I’ve been keeping track of my games played for almost fourteen full years. That means that I have a pretty robust listing of games that have worked well enough to get numerous replays from me over the years. They represent a set of great games, with features that any would-be great game could endeavor to repeat. So this week I’m going to go through my listing of those top games and offer my opinions on either of their best features — the ones that make them so worth playing and replaying. Continue reading
Continuing my look at the original Dominion deckbuilding game.
This past Christmas I got a very generous present from my long-time friend Christopher Allen: a beautiful wooden box for storing my Dominion cards, complete with labeled dividers showing which cards went where. It’s a thing of beauty — and also a solution for a few different problems that I’d had with Dominion over the years.
The Problem with Dominion Boxes
Previously, I had a mighty stack of square Dominion boxes atop one of my book cases, running from the original Dominion (2008) to Dark Ages (2012) — with a few of the smaller boxes located somewhat nearby. Unfortunately, I always found the individual boxing of Dominion supplements to be troublesome. It might seem a silly thing to complain about, but boxes can have real repercussions for how you collect and play games (as I’ve written about in the past), and I think that’s particularly true for Dominion.
VII. The Tao Master Plays a Game
One day the Tao master joined his students in their game playing.
Though the students respected the master in all matters of Taoism, they thought themselves more proficient upon the playing field of games, and thus expected to better him here. And, if they were not entirely certain of their own gaming mastery, they were certain that their master’s kind and peaceful nature would keep him from truly seizing the advantage, as is required by a game winner.
So they played Dominion and were surprised when their master beset them with Curses and Ruins. They played Galaxy Trucker and were surprised when their master exactly equalled the blaster gun strength of pirates solely so that he could send them back at his students. They played Aeroplanes and were surprised when their master stomped their older airports to gain majorities in Europe, Africa, and the East alike. In all these games, their master was thoughtful but aggressive — and he won them all. Handily.
Here’s my newest quarterly listing of games I’ve played recently that I’d never played before. As usual, this list tends to focus on brand-new games, but on occasion the odd older game shows up that I just hadn’t tried out before. This time around there was a little glut of games in the 2007-2008 range.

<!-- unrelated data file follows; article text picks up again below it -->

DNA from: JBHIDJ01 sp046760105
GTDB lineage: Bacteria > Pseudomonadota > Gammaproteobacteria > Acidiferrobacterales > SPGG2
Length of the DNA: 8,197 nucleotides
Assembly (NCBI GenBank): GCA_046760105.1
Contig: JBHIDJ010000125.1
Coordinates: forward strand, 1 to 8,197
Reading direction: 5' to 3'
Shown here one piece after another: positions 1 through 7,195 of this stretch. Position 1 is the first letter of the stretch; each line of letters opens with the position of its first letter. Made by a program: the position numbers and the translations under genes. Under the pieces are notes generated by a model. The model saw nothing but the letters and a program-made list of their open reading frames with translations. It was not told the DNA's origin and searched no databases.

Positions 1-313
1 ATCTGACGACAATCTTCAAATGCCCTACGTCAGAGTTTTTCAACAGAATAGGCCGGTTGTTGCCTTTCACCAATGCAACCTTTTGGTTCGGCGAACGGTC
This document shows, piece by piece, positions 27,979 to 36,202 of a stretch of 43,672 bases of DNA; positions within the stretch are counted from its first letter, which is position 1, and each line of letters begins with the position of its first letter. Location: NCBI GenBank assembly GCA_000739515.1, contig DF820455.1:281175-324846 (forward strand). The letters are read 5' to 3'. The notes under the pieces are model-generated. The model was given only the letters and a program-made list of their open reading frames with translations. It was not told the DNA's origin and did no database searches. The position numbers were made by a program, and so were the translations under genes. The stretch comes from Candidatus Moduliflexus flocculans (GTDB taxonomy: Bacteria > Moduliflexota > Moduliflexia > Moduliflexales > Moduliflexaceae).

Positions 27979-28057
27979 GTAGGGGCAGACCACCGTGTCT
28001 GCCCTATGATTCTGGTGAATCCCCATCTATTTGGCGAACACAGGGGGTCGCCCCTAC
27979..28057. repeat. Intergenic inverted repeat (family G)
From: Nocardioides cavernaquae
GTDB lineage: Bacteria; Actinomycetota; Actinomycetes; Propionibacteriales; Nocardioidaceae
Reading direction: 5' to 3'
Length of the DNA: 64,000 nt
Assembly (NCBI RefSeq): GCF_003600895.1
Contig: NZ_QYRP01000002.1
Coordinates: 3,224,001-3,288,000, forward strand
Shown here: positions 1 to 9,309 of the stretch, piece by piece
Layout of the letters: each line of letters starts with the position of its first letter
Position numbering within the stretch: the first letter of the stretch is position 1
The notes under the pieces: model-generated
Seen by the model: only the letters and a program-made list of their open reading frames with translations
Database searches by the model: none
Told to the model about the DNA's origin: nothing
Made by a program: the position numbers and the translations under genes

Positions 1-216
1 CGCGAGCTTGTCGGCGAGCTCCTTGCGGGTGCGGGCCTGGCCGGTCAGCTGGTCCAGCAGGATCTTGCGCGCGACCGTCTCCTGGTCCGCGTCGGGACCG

I’m happy to have seen a couple of terrific releases (Village and Small World: Realms) which made the Summer a great time to be gaming. Sadly, there were also two total failures in D-Day Dice and (very belatedly) World War 5.
Everything is arranged in approximate ranking of personal like, from most to least.
By now I’ve written a pretty extensive series of articles on deckbuilding games. In doing so I’ve always compared the games to Dominion — but I’ve never rally looked closely at the mechanics of Dominion on their own.
So this week — partially in honor of the 73rd Dominion supplement, Dark Ages — I’m going to consider Dominion as it was presented in the original release, talk about its mechanics, and also give my opinions on how central those mechanics are to the deckbuilding genre as a whole.
Games that you played five or ten times in a year (five and dimes) have been used as a barometer of the board gaming world for years. Here’s what made my five and dime board gaming list in 2011:
Dominion — 19 plays
My winner for the year was Dominion, which made 19 plays, many of those after the releases of Cornucopia and Hinterlands. This also made Dominion my most-played board game ever, with its 94 tabletop plays edging out the 93 plays across all variants of Ticket to Ride.
So Dominion has its 73rd expansion out today, the small-box Alchemy release. I don’t think there’s much doubt that the game has become a phenomenon. To commemorate that deckbuilding milestone, I wanted to take this week’s column to talk a bit about Thunderstone, the Dominion-like game that AEG released last year.
I must say that my first concern when I approached Thunderstone was whether it was just a pale imitation of Dominion. I mean, it’s pretty hard to draw the line between when something is purely derivative and when it’s been clearly influenced by another game, but is still imbued with its own creative energy.
Personally, I think that Thunderstone falls squarely on the right side of the equation. It doesn’t use the same mechanics as Dominion. Rather, it matches Dominion most in the style of play: building decks in order to gain victory points. Sure, that seemed original when Dominion came out (and it was and is), but that’s meta-rules, sort of like: collecting resources to exchange for victory points. If anything, it speaks to how much Dominion innovated the field.
With that said, I’m going to talk a little about what Thunderstone is and the ways that I think it improved the Dominion style of play … and the ways in which I think it didn’t.